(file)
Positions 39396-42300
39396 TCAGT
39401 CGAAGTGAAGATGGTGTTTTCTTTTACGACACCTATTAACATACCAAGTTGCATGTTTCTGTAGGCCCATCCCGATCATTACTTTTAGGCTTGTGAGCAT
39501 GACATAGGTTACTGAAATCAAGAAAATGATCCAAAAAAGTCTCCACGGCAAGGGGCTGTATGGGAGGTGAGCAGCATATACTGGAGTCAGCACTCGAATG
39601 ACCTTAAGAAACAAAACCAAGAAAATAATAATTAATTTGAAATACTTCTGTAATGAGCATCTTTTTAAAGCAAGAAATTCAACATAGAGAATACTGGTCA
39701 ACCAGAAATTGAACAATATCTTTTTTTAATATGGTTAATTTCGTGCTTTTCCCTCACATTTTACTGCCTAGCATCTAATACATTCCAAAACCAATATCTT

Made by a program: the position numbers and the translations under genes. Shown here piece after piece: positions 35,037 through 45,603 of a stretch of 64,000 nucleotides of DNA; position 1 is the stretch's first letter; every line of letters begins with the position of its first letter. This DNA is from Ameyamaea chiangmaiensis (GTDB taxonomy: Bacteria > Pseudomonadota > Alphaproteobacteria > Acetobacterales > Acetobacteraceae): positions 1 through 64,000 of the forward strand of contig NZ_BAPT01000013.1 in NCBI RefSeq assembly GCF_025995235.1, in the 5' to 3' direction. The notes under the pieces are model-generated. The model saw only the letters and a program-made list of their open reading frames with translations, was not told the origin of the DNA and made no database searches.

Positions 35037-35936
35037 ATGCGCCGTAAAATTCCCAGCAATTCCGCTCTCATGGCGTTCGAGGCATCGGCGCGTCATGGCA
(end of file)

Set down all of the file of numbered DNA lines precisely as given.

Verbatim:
Positions 39396-42300
39396 TCAGT
39401 CGAAGTGAAGATGGTGTTTTCTTTTACGACACCTATTAACATACCAAGTTGCATGTTTCTGTAGGCCCATCCCGATCATTACTTTTAGGCTTGTGAGCAT
39501 GACATAGGTTACTGAAATCAAGAAAATGATCCAAAAAAGTCTCCACGGCAAGGGGCTGTATGGGAGGTGAGCAGCATATACTGGAGTCAGCACTCGAATG
39601 ACCTTAAGAAACAAAACCAAGAAAATAATAATTAATTTGAAATACTTCTGTAATGAGCATCTTTTTAAAGCAAGAAATTCAACATAGAGAATACTGGTCA
39701 ACCAGAAATTGAACAATATCTTTTTTTAATATGGTTAATTTCGTGCTTTTCCCTCACATTTTACTGCCTAGCATCTAATACATTCCAAAACCAATATCTT

Made by a program: the position numbers and the translations under genes. Shown here piece after piece: positions 35,037 through 45,603 of a stretch of 64,000 nucleotides of DNA; position 1 is the stretch's first letter; every line of letters begins with the position of its first letter. This DNA is from Ameyamaea chiangmaiensis (GTDB taxonomy: Bacteria > Pseudomonadota > Alphaproteobacteria > Acetobacterales > Acetobacteraceae): positions 1 through 64,000 of the forward strand of contig NZ_BAPT01000013.1 in NCBI RefSeq assembly GCF_025995235.1, in the 5' to 3' direction. The notes under the pieces are model-generated. The model saw only the letters and a program-made list of their open reading frames with translations, was not told the origin of the DNA and made no database searches.

Positions 35037-35936
35037 ATGCGCCGTAAAATTCCCAGCAATTCCGCTCTCATGGCGTTCGAGGCATCGGCGCGTCATGGCA